Hey everyone, things continue to be surprisingly busy on my end, but I haven’t stopped trying to make some small side crochet projects! This one is based off of the menu sprites in Pokemon Gold, Silver, and Crystal.
These menu sprites have been on my mind for as long as I can remember; there’s something about these creatures “not-quite” resembling the actual pokemon that compels me to recreate them, in some form. I used to get very excited when I would see them in the over world, because it would usually mean that you found a rare pokemon.
I haven’t stopped thinking about using crochet thread either, since it comes together pretty quickly and it looks adorable; if anything, it is a good exercise in simplistic accuracy.
Looking at the Magikarp menu sprite, this one is not my favourite out of the bunch, but it does lend its design well to the crochet thread scale. The body was made as a small, flattened sphere, with the eyes attached to either side. This kept it in a flattened state:
Normally, I would try to use the magic ring to make the center of the eye; however, the size of the magic ring was too big to fit reasonably onto the body. Instead, I shifted back to my old habit of chaining and joining the end. I think I would like to play with different eye sizes before I can say that they can be consistently achieved without the magic ring.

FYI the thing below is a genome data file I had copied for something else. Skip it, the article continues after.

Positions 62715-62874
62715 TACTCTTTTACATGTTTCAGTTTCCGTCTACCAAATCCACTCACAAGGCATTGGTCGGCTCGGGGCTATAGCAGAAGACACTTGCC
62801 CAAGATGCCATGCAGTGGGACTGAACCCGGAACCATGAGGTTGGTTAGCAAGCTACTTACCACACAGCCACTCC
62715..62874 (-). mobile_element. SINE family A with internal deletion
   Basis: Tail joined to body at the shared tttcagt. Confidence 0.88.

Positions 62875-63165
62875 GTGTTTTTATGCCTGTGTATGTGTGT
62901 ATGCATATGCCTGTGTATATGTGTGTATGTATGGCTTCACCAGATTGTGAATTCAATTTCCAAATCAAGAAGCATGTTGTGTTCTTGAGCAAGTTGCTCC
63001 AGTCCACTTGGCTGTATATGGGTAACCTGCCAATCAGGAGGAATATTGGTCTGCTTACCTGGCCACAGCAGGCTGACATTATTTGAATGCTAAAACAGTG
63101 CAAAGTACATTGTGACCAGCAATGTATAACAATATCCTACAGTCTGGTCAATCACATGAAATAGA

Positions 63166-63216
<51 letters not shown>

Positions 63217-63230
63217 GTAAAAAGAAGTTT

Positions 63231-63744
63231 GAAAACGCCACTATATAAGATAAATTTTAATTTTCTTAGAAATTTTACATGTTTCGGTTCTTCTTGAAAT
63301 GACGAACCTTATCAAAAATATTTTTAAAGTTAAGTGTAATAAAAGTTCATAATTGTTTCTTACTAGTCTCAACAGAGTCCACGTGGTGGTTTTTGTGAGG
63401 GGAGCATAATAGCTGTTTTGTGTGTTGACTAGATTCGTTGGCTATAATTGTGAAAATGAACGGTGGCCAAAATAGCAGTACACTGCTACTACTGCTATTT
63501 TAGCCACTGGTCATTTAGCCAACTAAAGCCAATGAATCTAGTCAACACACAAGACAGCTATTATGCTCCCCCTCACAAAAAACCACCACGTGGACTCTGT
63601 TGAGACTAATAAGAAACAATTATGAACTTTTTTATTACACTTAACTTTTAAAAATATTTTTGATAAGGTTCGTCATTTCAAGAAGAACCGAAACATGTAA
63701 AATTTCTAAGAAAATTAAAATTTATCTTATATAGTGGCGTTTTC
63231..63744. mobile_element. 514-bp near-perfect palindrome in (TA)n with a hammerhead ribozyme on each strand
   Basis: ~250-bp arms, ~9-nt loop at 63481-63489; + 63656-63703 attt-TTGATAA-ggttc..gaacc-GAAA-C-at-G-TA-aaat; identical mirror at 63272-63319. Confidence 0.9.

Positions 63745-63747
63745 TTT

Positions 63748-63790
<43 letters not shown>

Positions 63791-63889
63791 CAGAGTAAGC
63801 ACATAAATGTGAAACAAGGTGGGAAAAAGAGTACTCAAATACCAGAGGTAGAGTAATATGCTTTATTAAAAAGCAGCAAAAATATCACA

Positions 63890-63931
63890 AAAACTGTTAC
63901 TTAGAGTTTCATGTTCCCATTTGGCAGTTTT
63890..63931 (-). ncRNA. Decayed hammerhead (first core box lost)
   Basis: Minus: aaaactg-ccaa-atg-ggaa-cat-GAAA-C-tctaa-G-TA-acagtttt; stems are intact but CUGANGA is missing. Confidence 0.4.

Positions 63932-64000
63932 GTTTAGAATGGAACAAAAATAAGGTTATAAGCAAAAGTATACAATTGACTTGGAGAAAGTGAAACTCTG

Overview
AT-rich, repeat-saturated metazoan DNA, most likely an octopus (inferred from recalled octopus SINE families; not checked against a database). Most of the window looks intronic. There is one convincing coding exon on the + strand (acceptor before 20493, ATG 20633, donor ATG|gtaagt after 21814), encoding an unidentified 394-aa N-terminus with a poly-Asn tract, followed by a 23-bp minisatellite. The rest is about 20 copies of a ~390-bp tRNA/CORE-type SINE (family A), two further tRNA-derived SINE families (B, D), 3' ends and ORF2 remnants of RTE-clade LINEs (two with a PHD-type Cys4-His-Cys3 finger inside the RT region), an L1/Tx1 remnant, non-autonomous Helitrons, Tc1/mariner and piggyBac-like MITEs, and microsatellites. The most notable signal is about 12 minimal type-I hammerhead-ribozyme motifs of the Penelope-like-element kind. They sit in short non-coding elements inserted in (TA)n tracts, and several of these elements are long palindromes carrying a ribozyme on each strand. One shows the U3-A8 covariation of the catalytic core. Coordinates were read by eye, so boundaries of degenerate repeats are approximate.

What I like about the crochet thread is that it is surprisingly faster to go through the motions, compared to the usual yarn; there’s a lot less strain to deal with. Normally, a round of 42 single crochets would tire my wrist after a few hours, but I barely noticed anything after completing the plush. Of course, it might also just be that the plush is small and the relative thread-to-stitch ratio is akin to using thick yarn to match the dimensions of something made with thinner yarn. Either way, it is not too strenuous.
The size of each detail kept making me laugh; the lips were the size of a rice grain, the eyes ended up being about the size of a button, and the fins were like pieces of broken chips. All the details look like scrap pieces on their own, but when put together, it makes a tiny fish:
Thanks for reading!
I have a lot of ideas lined up for this year, and I’m waiting for the right moment to set them into motion; hopefully soon, I’ll be able to add more patterns that I have previously made, as well as begin to transcribe newer ones for an earlier release.